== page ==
Dealing with human suffering, agony, and death on a daily basis began to wear on Child, and he struggled to reconcile what he saw with the supposed great Union victory at Antietam trumpeted by some of the northern press. “The masses rejoice,” Child told Carrie, “but if all could see the thousands of poor, suffering dieing [sic] men their rejoicing would turn to weeping.” He increasingly began to see the futility in war. “To see or feel that a power is in existence that can and will hurl masses of men against each other in deadly conflict – slaying each other by thousands – mangling and deforming their fellow men is almost impossible,” he wrote. “But it is so – and why we can not know.”
Child ironically seems to have found it easier to explain his situation to his three-year-old son, Clinton. In one letter, Child wrote that he had seen “many sick folks” and that his work required him to sometimes “[make] much blood.” He also saw “much dead folk,” but assured Clinton that it always made him sick to see the deceased. “Out here men try to make other men ‘all dead’,” Child explained, but comforted him in writing that “they will not hurt papa.”
One day, a local family with whom Child had boarded after the battle visited the hospital, bringing a basket of baked goods, butter, apples, and peach sauce as a gift for the surgeon. As the family, with their three young children, walked through the hospital ward with Child, a soldier who had lost his leg to amputation called one of the boys over to him. The soldier took the boy gently by the hand, and Child watched as tears began to stream down the soldier’s sunburned face. Despite not uttering a word, the interaction between this wounded man and young boy explained everything – and yet nothing – for William Child. He was reminded that “every soldier in this vast army, however humble, has an invisible but strong cord reaching away back to his loved ones at home.” Paraphrasing words he had heard somewhere long ago, Child summed up the scene to Carrie: “To the feeling man this war is truly a tragedy. But to the thinking man it must appear a madness.”
Child finally departed the Smoketown Hospital and eventually rejoined the Army of the Potomac in Fredericksburg, Virginia just before dark on December 13, 1862. That day, the 5th New Hampshire suffered frightening casualties when they stormed the stone wall at the base of Marye’s Heights. Child had hoped to miss the fighting, but that night he found himself again hard at his ghastly work of treating wounded men. A few days later, he told Carrie that he had seen enough of war. “Some men might say that I was a coward to talk so,” he wrote, “but let them try it.” Child wished that “every person in Bath who has talked so savagely about this war could pass through one battle – see the suffering.” But his bloody work would continue. William Child was eventually promoted to full surgeon of the 5th New Hampshire and remained with the Army of the Potomac for most of the remainder of the war. In a final twist of fate, he was present at Ford’s Theater in Washington on the infamous night of April 14, 1865. “This night I have seen the murder of the President of the United States,” a shaken Child wrote to Carrie. “The wild scene…will never be forgotten by me. I shall remember the fiend like expression of the assassin’s face while I live.” William Child returned home to Bath in June 1865, his wartime service finally over.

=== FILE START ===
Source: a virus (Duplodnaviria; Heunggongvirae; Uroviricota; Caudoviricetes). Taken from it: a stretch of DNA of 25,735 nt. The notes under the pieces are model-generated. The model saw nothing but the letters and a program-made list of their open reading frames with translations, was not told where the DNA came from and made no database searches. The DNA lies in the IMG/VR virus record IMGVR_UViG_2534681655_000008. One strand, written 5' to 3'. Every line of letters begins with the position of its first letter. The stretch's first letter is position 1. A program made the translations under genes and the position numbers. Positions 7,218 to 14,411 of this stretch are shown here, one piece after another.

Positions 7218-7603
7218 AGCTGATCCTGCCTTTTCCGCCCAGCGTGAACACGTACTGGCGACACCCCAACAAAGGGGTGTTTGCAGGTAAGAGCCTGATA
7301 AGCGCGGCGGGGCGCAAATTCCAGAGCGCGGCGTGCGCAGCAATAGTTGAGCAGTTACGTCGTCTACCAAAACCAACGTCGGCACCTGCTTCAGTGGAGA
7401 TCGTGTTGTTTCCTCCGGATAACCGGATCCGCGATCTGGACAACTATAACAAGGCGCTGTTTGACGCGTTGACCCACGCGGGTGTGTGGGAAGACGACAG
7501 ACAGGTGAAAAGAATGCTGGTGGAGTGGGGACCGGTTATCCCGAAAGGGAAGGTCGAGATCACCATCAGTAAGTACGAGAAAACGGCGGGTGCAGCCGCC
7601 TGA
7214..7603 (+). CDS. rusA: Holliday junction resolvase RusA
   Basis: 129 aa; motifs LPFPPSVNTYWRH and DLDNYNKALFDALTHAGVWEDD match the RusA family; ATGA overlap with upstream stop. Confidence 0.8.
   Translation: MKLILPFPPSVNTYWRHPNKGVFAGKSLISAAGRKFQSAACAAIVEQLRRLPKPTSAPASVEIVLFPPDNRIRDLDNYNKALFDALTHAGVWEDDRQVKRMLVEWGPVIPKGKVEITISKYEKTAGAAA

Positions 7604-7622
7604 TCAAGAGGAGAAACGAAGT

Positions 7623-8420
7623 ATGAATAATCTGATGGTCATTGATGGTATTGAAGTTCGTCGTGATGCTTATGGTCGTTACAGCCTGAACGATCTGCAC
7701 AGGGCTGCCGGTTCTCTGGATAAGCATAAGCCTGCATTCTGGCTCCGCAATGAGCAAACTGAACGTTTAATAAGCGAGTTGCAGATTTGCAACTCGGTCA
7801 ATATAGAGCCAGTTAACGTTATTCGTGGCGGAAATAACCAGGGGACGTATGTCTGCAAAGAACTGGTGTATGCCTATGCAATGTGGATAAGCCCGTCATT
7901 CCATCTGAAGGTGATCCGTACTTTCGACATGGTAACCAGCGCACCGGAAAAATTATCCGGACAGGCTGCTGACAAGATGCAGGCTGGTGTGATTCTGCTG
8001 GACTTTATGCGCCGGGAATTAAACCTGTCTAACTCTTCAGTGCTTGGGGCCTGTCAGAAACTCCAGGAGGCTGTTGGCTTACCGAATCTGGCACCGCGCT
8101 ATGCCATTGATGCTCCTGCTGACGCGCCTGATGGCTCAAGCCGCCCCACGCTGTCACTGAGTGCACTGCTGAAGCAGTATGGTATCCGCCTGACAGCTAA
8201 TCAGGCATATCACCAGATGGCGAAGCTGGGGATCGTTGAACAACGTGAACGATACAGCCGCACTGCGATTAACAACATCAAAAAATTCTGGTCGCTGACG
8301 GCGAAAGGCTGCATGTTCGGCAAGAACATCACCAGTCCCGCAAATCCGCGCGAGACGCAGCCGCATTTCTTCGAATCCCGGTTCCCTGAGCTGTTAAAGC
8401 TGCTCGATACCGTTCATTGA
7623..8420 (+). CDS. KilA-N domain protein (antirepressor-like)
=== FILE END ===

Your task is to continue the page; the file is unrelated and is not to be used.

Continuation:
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About the Author
Nathan A. Marzoli is a staff historian at the Air National Guard History Office, located on Joint Base Andrews. A U.S. Air Force veteran, he completed his bachelor’s degree in history and master’s degree in history and museum studies at the University of New Hampshire. Marzoli’s primary researching and writing interests focus on conscription in the Civil War North. He is the author of several articles, including “‘A Region Which Will at the Same Time Delight and Disgust You:’ Landscape Transformation and Changing Environmental Relationships in Civil War Washington, D.C.” (Civil War History); “‘We Are Seeing Something of Real War Now:’ The 3d, 4th and 7th New Hampshire on Morris Island, July–September 1863” (Winner of the 2017 Army Historical Foundation’s Distinguished Writing Award); “‘Their Loss Was Necessarily Severe:’ The 12th New Hampshire at Chancellorsville”; and “‘The Best Substitute:’ U.S. Army Low-Mountain Training in the Blue Ridge and Allegheny Mountains, 1943–1944″ (Army History).
 Merrill C., Betty, and Timothy C. Sawyer, transcribers, Letters From a Civil War Surgeon: The Letters of Dr. William Child of the Fifth New Hampshire Volunteers (Solon, ME: Polar Bear & Company, 1995), 31.
 Sawyer, Letters from a Civil War Surgeon, 33.
 Sawyer, Letters from a Civil War Surgeon, 15; Mike Pride and Mark Travis, My Brave Boys: To War with Colonel Cross & the Fighting Fifth (Hanover, NH: University of New England Press, 2001), 114-121.
 Sawyer, Letters from a Civil War Surgeon, 33-34.
 Sawyer, Letters from a Civil War Surgeon, 37-45; Pride and Travis, My Brave Boys, 140.
 Sawyer, Letters from a Civil War Surgeon, 43-45.
 Sawyer, Letters from a Civil War Surgeon, 45-47.
 Sawyer, Letters from a Civil War Surgeon, 55-57.
 Sawyer, Letters from a Civil War Surgeon, 57. The saying Child was referencing in his letter was probably that attributed to 18th century British politician and writer Horace Walpole: “To the feeling man life is a tragedy, but to the thinking man it is a comedy.”
 Sawyer, Letters from a Civil War Surgeon, 69-73; 339-342; 366.Tags: Antietam, Civil War surgeons, Nathan Marzoli, William Child Posted in: Civil War hospitals, Civil War Medical Personnel